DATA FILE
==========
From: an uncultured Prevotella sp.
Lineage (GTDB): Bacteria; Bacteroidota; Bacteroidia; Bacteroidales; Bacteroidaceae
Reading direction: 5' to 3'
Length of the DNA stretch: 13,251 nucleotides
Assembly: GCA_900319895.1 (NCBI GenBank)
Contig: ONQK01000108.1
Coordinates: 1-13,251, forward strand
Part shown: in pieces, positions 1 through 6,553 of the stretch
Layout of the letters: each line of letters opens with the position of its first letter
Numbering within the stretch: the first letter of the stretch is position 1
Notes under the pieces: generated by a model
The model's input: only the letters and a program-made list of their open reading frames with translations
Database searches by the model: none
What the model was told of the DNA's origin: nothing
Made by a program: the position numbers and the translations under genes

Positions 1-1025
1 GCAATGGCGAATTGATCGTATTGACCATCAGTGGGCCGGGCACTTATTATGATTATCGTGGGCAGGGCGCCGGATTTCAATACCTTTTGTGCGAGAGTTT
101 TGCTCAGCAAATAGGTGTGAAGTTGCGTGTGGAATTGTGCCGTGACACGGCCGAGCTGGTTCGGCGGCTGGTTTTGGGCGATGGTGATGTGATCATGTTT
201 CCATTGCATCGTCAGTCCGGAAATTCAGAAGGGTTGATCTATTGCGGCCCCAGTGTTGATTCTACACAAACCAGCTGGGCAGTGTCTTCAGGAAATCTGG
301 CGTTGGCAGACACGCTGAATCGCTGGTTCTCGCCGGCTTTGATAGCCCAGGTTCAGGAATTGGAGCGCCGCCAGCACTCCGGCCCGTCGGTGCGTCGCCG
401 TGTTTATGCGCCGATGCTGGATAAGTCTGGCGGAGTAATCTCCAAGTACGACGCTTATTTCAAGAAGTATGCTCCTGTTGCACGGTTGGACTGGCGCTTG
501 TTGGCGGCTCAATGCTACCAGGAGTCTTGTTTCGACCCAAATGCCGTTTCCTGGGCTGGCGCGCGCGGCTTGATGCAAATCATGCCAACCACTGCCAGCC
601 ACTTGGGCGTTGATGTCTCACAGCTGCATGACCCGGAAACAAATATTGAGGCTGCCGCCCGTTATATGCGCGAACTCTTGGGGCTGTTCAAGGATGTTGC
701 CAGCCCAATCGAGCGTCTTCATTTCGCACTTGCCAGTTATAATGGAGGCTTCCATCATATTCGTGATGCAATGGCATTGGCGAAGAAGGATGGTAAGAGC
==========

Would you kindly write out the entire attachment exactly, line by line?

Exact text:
From: an uncultured Prevotella sp.
Lineage (GTDB): Bacteria; Bacteroidota; Bacteroidia; Bacteroidales; Bacteroidaceae
Reading direction: 5' to 3'
Length of the DNA stretch: 13,251 nucleotides
Assembly: GCA_900319895.1 (NCBI GenBank)
Contig: ONQK01000108.1
Coordinates: 1-13,251, forward strand
Part shown: in pieces, positions 1 through 6,553 of the stretch
Layout of the letters: each line of letters opens with the position of its first letter
Numbering within the stretch: the first letter of the stretch is position 1
Notes under the pieces: generated by a model
The model's input: only the letters and a program-made list of their open reading frames with translations
Database searches by the model: none
What the model was told of the DNA's origin: nothing
Made by a program: the position numbers and the translations under genes

Positions 1-1025
1 GCAATGGCGAATTGATCGTATTGACCATCAGTGGGCCGGGCACTTATTATGATTATCGTGGGCAGGGCGCCGGATTTCAATACCTTTTGTGCGAGAGTTT
101 TGCTCAGCAAATAGGTGTGAAGTTGCGTGTGGAATTGTGCCGTGACACGGCCGAGCTGGTTCGGCGGCTGGTTTTGGGCGATGGTGATGTGATCATGTTT
201 CCATTGCATCGTCAGTCCGGAAATTCAGAAGGGTTGATCTATTGCGGCCCCAGTGTTGATTCTACACAAACCAGCTGGGCAGTGTCTTCAGGAAATCTGG
301 CGTTGGCAGACACGCTGAATCGCTGGTTCTCGCCGGCTTTGATAGCCCAGGTTCAGGAATTGGAGCGCCGCCAGCACTCCGGCCCGTCGGTGCGTCGCCG
401 TGTTTATGCGCCGATGCTGGATAAGTCTGGCGGAGTAATCTCCAAGTACGACGCTTATTTCAAGAAGTATGCTCCTGTTGCACGGTTGGACTGGCGCTTG
501 TTGGCGGCTCAATGCTACCAGGAGTCTTGTTTCGACCCAAATGCCGTTTCCTGGGCTGGCGCGCGCGGCTTGATGCAAATCATGCCAACCACTGCCAGCC
601 ACTTGGGCGTTGATGTCTCACAGCTGCATGACCCGGAAACAAATATTGAGGCTGCCGCCCGTTATATGCGCGAACTCTTGGGGCTGTTCAAGGATGTTGC
701 CAGCCCAATCGAGCGTCTTCATTTCGCACTTGCCAGTTATAATGGAGGCTTCCATCATATTCGTGATGCAATGGCATTGGCGAAGAAGGATGGTAAGAGC